by Kevin Kiker

So my wife and I set out to drive back from the coast of Namibia to the central highlands to catch a plane later that day in Windhoek, the capital and home to the only large airport in the country, and we received some rather dodgy advice about the trip by the owner of our guest house, wherein he said that the road back was different from the road we took to get there, which meant that it was a “dirt road” and “this road is pretty flat most of the way with an abrupt climb about halfway through” that would deliver us up to the highlands, only this was a dramatic understatement because while the original part of the road was flat, the part about the radical climb did not prepare us for what we found, a dangerous and almost life threatening journey over an incredibly steep mountain pass with elevation grades that would defy gravity and almost demolished the pathetic little rental car we were driving, resulting in the following account of how we almost died in Namibia when the road deteriorated, as rapidly as it ascended, up to the peak of Boshua Pass, a wild untamed stretch that is supposed to be a drivable road, only the vehicle required to conquer this stretch of “road” would truthfully have to be a four-wheel-drive, off-road 4×4, with mountain tires and a powerful engine, none of which we possessed in our desperately inadequate economy rental car that was never designed to get us over this world class insurmountable mountain pass, when we finally came to the road pass of death and began to climb, and it quickly became clear that we were not going to succeed and began to bang around and slide on the golf-ball-sized loose rocks and fear became the opponent when we lost control and slid dangerously close to the edge of a precipice that plunged 500 feet down and would surely have finished us had we gone over, but we were able to stop the car and stop hyperventilating and the only choice we had was to back down the hill and try again, and the choices were very limited, but we took another run at the severe slope and instantly developed a very grave concern that this little car would not – and could not – make it up this hill, and we had to reverse back down again, and we were getting very nervous with the cliff side looming and my wife said “let’s turn around and go back” only this was not an option because it would take several hours, in fact pretty much a whole extra day, and we would miss our flight and starve to death on the side of the road in Namibia which might be preferable to going over a cliff, however I figured we had one more chance to give it everything and climb this hill, so I put the car in gear and maxed out the engine and it smoked and howled and we slid and bounced and bumped and believe it or not, made it to the top, with a severe case of me freaking out and almost throwing up, and my wife with almost permanent white knuckles and the poor car beaten to a pulp and … we lived to tell about it.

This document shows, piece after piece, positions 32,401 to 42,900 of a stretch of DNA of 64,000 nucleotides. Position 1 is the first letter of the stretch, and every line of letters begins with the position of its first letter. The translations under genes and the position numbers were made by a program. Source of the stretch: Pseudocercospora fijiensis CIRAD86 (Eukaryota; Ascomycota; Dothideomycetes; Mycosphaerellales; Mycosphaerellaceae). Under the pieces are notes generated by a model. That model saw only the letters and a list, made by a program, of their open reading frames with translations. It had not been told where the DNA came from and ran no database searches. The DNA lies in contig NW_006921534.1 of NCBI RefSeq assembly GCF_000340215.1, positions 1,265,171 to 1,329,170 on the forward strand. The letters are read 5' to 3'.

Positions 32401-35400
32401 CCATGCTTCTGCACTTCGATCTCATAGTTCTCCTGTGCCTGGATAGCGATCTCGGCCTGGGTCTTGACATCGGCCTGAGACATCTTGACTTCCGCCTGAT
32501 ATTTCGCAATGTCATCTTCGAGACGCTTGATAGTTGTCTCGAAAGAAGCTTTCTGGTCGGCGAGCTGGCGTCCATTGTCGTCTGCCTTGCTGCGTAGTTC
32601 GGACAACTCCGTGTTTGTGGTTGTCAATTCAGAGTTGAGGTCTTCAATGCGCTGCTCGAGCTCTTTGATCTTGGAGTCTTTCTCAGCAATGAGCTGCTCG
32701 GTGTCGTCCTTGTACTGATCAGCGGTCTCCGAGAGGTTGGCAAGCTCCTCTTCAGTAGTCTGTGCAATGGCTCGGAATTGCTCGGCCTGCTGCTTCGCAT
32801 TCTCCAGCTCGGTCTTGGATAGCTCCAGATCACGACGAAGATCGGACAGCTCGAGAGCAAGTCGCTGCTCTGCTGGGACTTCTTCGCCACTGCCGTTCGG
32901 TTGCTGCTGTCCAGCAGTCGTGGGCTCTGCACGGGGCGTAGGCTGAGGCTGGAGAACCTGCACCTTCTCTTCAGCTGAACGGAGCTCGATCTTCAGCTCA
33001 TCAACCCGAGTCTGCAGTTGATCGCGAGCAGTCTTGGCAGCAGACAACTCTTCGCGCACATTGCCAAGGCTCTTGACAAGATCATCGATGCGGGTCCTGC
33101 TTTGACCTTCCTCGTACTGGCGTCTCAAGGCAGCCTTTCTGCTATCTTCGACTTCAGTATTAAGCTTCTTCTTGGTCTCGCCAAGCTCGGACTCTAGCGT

Kevin is a long time resident of the Willamette Valley, and he and his family have deep roots in Oregon. His love of travel has generated many rich experiences, and his love of writing has inspired him to record many stories. Kevin can be read online at:

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